Panama City Beach approves five-year agreement with SandJam and Seabreeze Jazz Festival
PANAMA CITY BEACH — For City Manger Tony O'Rourke, music festivals are not only a crucial economic driver, but part of the Beach's identity.
It was this idea that led the Panama City Beach City Council to approve five-year agreements with SandJam and the Seabreeze Jazz Festival last Thursday. Both of the annual events were canceled this year because of the COVID-19 pandemic.
"The last couple of decades have been crystal clear — music festivals are now big business," O'Rourke said during the meeting. "They're part of that 'experience economy' that particularly millennials thrive on. They'd rather go to a concert or travel than buy a home. They want to talk about it, post about it and constantly relive it."
He also told councilmen it's important for PCB to make long-term agreements with event organizers before another city comes along and offers a better deal.
"These events get stolen all the time by other communities," O'Rourke said. "They can see your success and if you haven't locked them up for a reasonable amount of time, they will take them. Money talks."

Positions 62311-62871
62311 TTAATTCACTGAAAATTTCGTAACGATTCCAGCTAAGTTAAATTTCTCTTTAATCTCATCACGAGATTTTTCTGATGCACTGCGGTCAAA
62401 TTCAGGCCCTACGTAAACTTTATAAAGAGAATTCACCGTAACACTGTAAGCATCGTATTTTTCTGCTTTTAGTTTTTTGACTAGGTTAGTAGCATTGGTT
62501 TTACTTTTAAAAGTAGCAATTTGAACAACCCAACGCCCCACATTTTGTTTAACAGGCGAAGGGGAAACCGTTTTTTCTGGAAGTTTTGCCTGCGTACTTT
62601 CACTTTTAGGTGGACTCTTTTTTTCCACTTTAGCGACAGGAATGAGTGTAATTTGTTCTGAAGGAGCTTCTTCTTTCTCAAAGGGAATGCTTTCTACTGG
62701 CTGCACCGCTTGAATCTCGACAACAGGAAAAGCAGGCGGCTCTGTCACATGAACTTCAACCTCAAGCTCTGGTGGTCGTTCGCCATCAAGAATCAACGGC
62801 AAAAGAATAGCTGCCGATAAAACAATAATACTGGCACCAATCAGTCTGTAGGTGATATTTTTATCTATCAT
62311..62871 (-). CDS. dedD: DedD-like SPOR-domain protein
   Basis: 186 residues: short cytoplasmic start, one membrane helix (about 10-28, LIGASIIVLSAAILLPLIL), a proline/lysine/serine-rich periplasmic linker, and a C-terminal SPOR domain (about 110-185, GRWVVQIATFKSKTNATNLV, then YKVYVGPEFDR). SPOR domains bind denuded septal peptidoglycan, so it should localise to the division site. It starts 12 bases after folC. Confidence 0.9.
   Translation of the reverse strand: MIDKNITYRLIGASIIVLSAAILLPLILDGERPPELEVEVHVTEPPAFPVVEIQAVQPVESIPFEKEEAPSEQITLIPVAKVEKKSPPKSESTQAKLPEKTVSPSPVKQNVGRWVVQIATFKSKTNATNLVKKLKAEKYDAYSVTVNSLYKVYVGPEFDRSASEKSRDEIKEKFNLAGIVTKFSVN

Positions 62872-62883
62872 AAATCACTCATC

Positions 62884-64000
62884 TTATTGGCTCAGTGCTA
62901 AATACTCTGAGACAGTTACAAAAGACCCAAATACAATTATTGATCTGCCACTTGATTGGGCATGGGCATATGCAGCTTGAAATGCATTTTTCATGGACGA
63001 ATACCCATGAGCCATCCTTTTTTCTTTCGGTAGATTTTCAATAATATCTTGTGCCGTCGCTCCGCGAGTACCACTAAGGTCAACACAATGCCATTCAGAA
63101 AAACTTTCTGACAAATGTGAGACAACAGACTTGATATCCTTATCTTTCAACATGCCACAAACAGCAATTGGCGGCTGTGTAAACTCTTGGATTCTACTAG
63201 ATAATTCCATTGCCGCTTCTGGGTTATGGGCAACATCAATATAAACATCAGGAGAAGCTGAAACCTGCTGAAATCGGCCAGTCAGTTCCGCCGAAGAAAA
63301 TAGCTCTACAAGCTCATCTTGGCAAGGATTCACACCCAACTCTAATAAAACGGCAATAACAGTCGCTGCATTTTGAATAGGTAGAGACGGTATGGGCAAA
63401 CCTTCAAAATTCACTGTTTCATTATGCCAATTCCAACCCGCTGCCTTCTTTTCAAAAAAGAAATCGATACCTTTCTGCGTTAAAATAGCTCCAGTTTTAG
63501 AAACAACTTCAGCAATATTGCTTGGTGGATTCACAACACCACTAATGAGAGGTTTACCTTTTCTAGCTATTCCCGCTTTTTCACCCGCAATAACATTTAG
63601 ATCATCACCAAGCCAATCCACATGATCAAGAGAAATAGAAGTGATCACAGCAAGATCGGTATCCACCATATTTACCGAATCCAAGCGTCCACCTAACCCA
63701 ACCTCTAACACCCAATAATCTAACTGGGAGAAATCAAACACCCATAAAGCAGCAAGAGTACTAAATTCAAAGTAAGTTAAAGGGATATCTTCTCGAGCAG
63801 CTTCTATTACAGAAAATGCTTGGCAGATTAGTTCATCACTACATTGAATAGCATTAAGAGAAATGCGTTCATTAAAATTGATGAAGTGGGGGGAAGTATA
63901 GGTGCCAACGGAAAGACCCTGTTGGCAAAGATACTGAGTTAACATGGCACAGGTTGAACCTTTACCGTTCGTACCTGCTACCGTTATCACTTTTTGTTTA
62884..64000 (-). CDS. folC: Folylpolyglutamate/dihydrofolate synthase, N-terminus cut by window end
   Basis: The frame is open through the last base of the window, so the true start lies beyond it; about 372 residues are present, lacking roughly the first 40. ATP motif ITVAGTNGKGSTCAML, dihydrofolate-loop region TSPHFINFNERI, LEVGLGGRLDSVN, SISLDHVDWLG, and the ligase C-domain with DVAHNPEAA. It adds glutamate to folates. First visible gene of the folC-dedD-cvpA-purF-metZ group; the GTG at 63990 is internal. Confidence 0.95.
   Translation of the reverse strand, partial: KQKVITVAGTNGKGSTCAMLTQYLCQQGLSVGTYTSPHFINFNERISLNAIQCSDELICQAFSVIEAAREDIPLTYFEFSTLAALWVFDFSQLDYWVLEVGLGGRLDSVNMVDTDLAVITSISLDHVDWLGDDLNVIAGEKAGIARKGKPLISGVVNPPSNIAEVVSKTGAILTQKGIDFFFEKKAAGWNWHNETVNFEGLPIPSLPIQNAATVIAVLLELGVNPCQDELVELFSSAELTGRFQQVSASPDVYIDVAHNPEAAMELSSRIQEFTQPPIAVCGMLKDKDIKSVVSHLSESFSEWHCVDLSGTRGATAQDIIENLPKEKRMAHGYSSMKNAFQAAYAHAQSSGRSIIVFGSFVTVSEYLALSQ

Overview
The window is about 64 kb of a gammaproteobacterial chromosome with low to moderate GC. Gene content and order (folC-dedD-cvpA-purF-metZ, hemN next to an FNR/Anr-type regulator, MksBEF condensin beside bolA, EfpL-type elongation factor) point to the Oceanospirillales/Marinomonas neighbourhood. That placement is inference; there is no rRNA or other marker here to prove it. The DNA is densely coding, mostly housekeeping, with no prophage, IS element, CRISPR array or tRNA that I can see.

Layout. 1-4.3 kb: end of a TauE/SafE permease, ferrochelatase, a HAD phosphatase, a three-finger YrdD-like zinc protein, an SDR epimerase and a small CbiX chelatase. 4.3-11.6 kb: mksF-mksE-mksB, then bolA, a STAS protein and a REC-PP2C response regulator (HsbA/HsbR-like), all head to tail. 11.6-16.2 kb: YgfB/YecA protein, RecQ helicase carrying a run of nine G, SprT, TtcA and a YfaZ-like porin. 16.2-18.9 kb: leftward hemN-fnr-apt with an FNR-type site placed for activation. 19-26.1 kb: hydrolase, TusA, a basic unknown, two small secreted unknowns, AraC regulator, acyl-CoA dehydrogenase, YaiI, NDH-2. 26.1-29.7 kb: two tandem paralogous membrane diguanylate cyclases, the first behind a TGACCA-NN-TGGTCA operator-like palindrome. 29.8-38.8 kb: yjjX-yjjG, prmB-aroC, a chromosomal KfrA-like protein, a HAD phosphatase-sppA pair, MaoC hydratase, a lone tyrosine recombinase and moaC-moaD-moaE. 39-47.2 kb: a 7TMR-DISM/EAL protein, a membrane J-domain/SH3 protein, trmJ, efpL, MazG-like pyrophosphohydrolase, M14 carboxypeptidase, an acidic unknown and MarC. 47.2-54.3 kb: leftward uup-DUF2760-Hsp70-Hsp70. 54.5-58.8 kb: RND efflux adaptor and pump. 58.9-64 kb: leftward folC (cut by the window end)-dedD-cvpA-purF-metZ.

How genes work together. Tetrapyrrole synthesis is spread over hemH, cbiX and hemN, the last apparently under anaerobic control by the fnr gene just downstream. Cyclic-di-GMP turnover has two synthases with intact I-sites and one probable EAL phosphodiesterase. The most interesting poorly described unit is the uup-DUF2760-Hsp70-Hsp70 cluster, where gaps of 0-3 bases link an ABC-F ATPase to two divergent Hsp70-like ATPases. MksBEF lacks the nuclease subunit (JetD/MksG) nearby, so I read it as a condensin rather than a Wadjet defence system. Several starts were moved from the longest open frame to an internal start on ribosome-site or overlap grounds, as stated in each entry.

Councilman Phil Chester, who is also chairman of the Panama City Beach Tourist Development Council, added that music festivals are important because they help PCB build its following.
Of the thousands of people who visit the area for the events, many "fall in love with our beautiful beaches and plan return visits," Chester added.
They also spend money at local businesses and share their experiences with family and friends, he said.
"Anytime we have visitors to our city, whether it is for a summer trip or a spring concert, we know those visitors do more than just go to the beach or attend an event," Chester wrote. They spend a lot of money in this city, which is important because they pay a 1% business tax, which supports many of our services."
According to the meeting's agenda, SandJam and the Seabreeze Jaz Festival will now run every year from 2022 until 2026. Sandjam will be held in May at Frank Brown Park, and Seabreeze will take place in April at Aaron Bessant Park.
In a letter from O'Rourke to the council, he added that while local festivals haven't reached the same heights as larger national festivals, which attract hundreds of thousands of people and gross millions of dollars, they still "represent a longevity and continuity that gives them a brand and identity with Panama City Beach."
"Their popularity has become an experience that many covet, and events (that should be) part of the culture and brand of Panama City Beach and not just another event," O'Rourke wrote.